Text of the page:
- Why the phase IV of ACL rehab involves sport-specific activities, plyometrics, and agility drills to build confidence and prepare for returning to the field.
- How to gradually reintroduce non-contact drills and full-contact practice to avoid ACL re-injury and safely progress towards playing in a full game.
- What are the things that need to be checked with the physical therapist to have an excellent healing process during the final stage of ACL recovery.
Congratulations – you’ve made it to the end of your ACL rehab! Phase IV is the last stage before you officially get back on the field, and most would consider it to be the best part of the process. Not only is this stage full of sport-specific activities, but it’s also a great confidence booster to make you feel more at ease as you approach the end of your ACL recovery.
Before we dive into the events of Phase IV, take a moment to remember how far you’ve come. From a simple straight leg raise to a weight-based strengthening program to a running program; the past 20 weeks have prepared you for the upcoming sport-specific program. You’ve come a long way, and that’s something to celebrate.
Some things to remember as you progress into Phase IV:
- Wear your knee brace – that’s a no-brainer.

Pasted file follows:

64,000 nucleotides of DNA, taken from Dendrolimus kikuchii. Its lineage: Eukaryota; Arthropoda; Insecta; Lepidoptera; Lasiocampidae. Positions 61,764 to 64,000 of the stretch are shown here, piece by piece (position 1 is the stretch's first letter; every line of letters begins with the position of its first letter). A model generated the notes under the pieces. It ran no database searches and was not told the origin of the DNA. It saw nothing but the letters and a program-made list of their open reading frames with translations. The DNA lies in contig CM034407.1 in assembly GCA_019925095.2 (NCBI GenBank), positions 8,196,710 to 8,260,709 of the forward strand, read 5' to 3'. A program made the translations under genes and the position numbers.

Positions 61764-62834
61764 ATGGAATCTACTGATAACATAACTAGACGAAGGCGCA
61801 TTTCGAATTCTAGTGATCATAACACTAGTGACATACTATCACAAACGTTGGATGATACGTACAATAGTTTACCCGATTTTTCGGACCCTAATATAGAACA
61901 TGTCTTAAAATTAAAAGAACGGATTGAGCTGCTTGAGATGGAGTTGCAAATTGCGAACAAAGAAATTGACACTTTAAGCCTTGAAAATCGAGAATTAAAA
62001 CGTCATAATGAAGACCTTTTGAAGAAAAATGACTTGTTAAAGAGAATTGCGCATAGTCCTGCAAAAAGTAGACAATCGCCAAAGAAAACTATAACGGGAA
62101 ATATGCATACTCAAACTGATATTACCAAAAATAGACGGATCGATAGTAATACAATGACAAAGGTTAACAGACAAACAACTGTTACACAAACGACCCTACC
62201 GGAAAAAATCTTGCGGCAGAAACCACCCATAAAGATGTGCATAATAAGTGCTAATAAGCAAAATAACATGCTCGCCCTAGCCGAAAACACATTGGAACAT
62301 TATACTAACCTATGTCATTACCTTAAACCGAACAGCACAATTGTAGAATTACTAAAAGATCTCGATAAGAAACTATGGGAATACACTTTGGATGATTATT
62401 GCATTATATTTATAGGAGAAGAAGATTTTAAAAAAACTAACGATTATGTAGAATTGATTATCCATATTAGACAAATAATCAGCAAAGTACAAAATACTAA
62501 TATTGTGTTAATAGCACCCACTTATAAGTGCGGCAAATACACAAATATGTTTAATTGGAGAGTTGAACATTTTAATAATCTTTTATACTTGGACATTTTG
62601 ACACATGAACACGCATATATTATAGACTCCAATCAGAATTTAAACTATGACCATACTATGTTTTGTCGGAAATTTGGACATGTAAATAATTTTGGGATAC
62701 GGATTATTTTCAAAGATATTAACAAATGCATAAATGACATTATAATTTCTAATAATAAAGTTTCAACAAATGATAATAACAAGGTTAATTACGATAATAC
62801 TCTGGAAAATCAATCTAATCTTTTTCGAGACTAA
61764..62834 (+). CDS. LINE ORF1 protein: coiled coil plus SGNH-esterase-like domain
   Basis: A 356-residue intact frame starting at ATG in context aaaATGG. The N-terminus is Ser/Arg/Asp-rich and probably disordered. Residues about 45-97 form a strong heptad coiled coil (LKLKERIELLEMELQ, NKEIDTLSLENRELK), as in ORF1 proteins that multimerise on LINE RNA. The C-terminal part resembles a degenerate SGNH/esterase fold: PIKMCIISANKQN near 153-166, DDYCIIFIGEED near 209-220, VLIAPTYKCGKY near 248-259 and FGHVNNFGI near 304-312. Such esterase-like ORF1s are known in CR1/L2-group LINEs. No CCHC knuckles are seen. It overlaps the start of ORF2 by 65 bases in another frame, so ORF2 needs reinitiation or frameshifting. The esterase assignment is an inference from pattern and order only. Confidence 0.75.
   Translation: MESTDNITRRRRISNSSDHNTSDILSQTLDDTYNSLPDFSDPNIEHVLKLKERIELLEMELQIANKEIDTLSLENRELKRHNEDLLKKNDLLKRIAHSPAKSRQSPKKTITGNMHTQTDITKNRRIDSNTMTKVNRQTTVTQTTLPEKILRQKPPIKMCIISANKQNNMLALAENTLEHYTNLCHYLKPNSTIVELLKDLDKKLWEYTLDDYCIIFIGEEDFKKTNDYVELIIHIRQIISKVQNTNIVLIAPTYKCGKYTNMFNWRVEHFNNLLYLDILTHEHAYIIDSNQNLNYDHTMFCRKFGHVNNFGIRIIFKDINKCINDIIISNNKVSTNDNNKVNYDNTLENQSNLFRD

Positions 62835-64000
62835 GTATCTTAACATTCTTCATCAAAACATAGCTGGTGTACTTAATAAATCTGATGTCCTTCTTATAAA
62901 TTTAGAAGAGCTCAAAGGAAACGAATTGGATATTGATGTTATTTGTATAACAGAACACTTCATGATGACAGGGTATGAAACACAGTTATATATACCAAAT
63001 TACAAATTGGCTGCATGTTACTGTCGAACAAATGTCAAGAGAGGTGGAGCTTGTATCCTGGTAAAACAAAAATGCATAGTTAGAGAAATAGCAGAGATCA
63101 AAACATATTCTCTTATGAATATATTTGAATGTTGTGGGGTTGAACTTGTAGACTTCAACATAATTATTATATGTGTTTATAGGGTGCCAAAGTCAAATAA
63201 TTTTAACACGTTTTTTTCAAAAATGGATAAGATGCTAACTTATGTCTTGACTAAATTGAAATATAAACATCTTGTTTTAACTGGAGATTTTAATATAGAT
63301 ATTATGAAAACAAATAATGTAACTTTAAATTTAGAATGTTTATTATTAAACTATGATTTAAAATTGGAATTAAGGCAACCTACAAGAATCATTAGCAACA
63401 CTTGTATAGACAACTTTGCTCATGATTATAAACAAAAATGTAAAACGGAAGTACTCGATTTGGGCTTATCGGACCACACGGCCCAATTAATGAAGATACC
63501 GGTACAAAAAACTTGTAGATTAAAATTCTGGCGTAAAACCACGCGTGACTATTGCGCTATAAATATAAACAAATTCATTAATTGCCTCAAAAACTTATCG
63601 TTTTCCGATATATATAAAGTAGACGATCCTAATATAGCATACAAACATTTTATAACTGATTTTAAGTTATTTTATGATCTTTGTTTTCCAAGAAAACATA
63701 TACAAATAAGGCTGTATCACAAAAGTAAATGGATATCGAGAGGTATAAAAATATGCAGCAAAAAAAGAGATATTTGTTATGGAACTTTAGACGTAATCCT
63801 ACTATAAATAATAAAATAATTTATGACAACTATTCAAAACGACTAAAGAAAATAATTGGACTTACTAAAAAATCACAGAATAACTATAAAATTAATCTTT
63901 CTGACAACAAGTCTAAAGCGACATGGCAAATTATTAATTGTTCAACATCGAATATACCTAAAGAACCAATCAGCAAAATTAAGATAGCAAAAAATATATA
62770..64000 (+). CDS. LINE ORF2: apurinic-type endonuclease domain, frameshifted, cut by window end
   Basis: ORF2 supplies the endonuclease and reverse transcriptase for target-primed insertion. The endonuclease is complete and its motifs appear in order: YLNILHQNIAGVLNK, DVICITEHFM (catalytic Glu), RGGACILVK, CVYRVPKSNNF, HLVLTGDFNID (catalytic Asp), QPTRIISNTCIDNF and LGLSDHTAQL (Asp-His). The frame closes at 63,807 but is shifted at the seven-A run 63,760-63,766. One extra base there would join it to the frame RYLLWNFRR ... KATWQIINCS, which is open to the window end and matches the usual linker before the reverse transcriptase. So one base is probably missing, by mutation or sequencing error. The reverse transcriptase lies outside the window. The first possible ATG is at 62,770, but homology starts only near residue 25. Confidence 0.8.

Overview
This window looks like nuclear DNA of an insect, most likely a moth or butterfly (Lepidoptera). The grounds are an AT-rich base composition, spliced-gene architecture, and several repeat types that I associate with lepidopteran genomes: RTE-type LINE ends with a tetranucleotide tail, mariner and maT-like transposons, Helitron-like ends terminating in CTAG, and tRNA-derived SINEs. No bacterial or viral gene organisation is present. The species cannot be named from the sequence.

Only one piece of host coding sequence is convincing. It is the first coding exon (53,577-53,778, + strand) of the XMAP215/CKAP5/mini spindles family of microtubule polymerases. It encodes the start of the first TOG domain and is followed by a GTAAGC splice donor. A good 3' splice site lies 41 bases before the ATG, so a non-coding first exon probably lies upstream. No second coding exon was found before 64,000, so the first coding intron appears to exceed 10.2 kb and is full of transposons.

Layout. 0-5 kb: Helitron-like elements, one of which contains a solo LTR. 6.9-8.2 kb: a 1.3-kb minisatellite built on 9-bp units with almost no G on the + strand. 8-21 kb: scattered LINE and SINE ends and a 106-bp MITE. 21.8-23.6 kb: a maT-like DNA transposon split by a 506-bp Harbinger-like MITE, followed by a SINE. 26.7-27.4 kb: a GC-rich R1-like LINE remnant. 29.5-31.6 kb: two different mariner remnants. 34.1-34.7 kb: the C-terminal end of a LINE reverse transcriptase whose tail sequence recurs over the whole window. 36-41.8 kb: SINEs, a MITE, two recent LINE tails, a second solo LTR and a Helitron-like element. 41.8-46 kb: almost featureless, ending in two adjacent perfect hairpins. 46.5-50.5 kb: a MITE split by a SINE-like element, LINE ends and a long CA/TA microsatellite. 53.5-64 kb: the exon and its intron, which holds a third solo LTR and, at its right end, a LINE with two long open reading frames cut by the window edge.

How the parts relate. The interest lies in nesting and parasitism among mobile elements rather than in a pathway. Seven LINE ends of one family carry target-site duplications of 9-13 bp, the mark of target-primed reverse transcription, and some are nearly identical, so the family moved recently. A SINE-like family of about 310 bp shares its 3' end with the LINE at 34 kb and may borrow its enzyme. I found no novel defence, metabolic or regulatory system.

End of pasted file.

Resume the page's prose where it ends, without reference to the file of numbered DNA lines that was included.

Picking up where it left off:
- Continue strengthening that knee – yes, you still need to do single-leg raises.
- Keep working on your balance – you’re all too familiar with those single-leg balancing exercises by now.
- Maintain the hamstring-to-quad ratio (around 70%) – no shock here, either.
ACL Recovery and Rehabilitation: Let’s Talk About Sport-Specific Movements
Whether you play football, hockey, soccer, or basketball, every sport has specific movements that define it. For soccer, those movements are kicking, cutting, dribbling, and dodging defenders. In volleyball, sport-specific movements include planting and jumping, leaping, and serving. The most crucial part of Phase IV during ACL recovery and rehabilitation is finding a way to incorporate those aspects of your sport into your ACL rehab.
Fortunately, there is a safe way to do this while avoiding injury to the healing ACL reconstruction. To help you understand these concepts, we’ll use soccer as an example.